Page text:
Issue 4, May 16, 2016

Viburnum Crown Borers

Viburnum crown borers are several species of clearwing moth borers that attack at the base of viburnum shrubs. Younger plants and those that have just been transplanted or put under similar stress appear to be more susceptible to attack. Vibrurnum opulus, particularly Vibrunum opulus compacta, appears to be considerably more susceptible to attack than other species. Commonly, new plantings of Viburnum opulus compacta are severely attacked, resulting in severe dieback and even the death of half or more of the planting. Other species of Viburnum are attacked but are usually not severely damaged.

Larvae tunnel in the cambium just under the bark, primarily from the soil surface to 6 to 8 inches belowground. Heavily attacked belowground stems are deeply furrowed by larval tunneling, with very little if any bark remaining. The fully grown white, legless larvae are about 1 inch long and ¼ inch in diameter. They are easily located in the shallow tunnels. Heavily attacked shrubs have dead stems that break off easily from the crown. Moths emerge through round holes about 3/16 inch in diameter on the stems just above the soil line. Several-year-old emergence holes can commonly be found at the base of older, healthy viburnums of several species, indicating that they were attacked early in life but survived.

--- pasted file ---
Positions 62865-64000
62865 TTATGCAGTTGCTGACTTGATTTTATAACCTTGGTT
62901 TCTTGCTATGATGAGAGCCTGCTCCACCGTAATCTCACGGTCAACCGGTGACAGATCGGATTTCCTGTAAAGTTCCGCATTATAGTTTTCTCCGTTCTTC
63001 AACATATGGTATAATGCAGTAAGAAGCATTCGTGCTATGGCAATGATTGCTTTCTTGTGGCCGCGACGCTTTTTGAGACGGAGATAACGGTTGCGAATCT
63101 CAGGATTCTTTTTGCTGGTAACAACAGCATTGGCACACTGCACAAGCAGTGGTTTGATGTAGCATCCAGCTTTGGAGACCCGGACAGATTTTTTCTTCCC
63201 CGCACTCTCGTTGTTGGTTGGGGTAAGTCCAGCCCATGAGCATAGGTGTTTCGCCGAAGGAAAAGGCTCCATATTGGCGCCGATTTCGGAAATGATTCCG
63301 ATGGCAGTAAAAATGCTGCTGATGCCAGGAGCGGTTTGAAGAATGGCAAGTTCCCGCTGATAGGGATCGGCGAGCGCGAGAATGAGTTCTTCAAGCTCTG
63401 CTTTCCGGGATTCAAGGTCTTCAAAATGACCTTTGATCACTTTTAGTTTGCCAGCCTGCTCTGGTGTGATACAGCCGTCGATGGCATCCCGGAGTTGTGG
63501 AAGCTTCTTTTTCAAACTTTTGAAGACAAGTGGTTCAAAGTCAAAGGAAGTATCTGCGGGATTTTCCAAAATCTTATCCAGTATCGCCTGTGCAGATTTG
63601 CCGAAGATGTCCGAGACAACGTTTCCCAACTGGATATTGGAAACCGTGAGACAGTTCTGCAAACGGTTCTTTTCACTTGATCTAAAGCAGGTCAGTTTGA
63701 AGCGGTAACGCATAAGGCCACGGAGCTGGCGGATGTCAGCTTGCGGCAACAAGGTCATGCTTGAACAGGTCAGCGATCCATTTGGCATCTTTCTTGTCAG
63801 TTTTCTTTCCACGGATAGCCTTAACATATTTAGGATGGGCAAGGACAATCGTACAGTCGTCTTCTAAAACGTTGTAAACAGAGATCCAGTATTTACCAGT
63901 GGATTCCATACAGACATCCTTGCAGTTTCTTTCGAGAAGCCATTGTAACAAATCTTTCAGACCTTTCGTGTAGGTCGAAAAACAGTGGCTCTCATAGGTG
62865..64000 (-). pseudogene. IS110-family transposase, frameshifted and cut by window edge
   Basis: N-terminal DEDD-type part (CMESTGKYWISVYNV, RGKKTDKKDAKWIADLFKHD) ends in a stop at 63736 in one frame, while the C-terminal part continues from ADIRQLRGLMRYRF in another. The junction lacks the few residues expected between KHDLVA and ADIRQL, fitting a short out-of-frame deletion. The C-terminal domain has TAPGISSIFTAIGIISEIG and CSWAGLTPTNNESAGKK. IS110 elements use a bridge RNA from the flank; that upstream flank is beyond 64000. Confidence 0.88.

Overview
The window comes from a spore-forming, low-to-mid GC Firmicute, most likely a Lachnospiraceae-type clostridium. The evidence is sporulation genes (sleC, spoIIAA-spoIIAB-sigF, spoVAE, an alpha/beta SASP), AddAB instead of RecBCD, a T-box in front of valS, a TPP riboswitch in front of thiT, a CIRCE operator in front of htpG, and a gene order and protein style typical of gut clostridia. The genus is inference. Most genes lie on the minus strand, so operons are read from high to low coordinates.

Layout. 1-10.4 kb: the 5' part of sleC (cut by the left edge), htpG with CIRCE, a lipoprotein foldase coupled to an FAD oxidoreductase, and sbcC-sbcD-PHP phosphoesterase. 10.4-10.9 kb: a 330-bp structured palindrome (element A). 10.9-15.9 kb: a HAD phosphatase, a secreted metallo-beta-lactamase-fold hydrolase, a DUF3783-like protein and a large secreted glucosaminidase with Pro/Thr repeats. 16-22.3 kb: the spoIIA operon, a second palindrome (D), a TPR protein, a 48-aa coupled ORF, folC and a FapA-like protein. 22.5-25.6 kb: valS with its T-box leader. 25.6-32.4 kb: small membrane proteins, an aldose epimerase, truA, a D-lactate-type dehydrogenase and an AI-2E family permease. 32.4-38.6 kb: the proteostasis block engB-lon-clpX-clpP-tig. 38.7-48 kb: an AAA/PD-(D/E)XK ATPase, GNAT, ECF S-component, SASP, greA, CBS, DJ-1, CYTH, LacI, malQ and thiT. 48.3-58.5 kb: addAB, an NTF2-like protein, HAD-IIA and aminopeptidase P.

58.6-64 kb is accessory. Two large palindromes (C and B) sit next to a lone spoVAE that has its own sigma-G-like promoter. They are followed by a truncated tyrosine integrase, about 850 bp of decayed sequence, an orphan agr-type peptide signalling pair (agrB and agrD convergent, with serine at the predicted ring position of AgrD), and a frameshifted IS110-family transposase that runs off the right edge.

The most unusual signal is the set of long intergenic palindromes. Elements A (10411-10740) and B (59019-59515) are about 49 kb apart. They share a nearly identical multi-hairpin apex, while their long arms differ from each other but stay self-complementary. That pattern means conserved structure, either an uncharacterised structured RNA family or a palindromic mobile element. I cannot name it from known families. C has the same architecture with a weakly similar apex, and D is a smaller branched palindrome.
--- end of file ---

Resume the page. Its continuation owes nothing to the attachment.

Viburnum borer larva and damage.

Control is achieved by applying permethrin (Astro) to the base of the plant when beautybush and mock orange bloom. Beautybush is blooming at this time in central Illinois, so application at this time in southern and central Illinois is warranted. Application in northern Illinois should occur in a couple of weeks. Spray heavily onto the bark at the base of the plant. This provides complete coverage and allows the insecticide to run down onto the belowground portion of the stem.

 Because the larvae feed shallowly on the stem below ground and many are exposed to the soil, the insecticidal nematode Heterorhabditis bacteriophora is effective in late August against these larvae. Apply the nematodes to moist soil and keep it moist so that the nematodes do not dry out and die. (Phil Nixon)

Phil Nixon

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